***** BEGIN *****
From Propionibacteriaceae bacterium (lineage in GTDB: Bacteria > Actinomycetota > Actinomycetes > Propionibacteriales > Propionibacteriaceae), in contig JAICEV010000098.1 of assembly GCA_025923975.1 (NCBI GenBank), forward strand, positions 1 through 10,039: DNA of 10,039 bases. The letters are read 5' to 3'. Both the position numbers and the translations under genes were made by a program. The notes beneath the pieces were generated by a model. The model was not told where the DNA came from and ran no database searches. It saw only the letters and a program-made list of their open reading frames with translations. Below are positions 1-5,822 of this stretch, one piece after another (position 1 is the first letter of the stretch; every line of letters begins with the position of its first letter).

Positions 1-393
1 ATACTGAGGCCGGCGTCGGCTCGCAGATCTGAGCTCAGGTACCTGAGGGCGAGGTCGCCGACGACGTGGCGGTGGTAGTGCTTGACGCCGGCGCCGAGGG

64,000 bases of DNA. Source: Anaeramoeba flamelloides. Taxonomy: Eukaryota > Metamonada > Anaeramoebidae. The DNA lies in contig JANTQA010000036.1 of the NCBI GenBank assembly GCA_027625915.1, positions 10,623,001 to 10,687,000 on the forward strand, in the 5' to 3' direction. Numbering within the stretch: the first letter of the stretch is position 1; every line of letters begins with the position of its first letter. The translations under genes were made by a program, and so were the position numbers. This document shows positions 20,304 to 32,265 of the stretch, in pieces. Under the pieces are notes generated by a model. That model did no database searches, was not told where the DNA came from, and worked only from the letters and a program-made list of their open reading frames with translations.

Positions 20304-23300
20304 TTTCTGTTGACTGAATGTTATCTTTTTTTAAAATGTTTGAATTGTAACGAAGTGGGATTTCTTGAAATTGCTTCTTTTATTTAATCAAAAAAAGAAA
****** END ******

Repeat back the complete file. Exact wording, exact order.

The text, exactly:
From Propionibacteriaceae bacterium (lineage in GTDB: Bacteria > Actinomycetota > Actinomycetes > Propionibacteriales > Propionibacteriaceae), in contig JAICEV010000098.1 of assembly GCA_025923975.1 (NCBI GenBank), forward strand, positions 1 through 10,039: DNA of 10,039 bases. The letters are read 5' to 3'. Both the position numbers and the translations under genes were made by a program. The notes beneath the pieces were generated by a model. The model was not told where the DNA came from and ran no database searches. It saw only the letters and a program-made list of their open reading frames with translations. Below are positions 1-5,822 of this stretch, one piece after another (position 1 is the first letter of the stretch; every line of letters begins with the position of its first letter).

Positions 1-393
1 ATACTGAGGCCGGCGTCGGCTCGCAGATCTGAGCTCAGGTACCTGAGGGCGAGGTCGCCGACGACGTGGCGGTGGTAGTGCTTGACGCCGGCGCCGAGGG

64,000 bases of DNA. Source: Anaeramoeba flamelloides. Taxonomy: Eukaryota > Metamonada > Anaeramoebidae. The DNA lies in contig JANTQA010000036.1 of the NCBI GenBank assembly GCA_027625915.1, positions 10,623,001 to 10,687,000 on the forward strand, in the 5' to 3' direction. Numbering within the stretch: the first letter of the stretch is position 1; every line of letters begins with the position of its first letter. The translations under genes were made by a program, and so were the position numbers. This document shows positions 20,304 to 32,265 of the stretch, in pieces. Under the pieces are notes generated by a model. That model did no database searches, was not told where the DNA came from, and worked only from the letters and a program-made list of their open reading frames with translations.

Positions 20304-23300
20304 TTTCTGTTGACTGAATGTTATCTTTTTTTAAAATGTTTGAATTGTAACGAAGTGGGATTTCTTGAAATTGCTTCTTTTATTTAATCAAAAAAAGAAA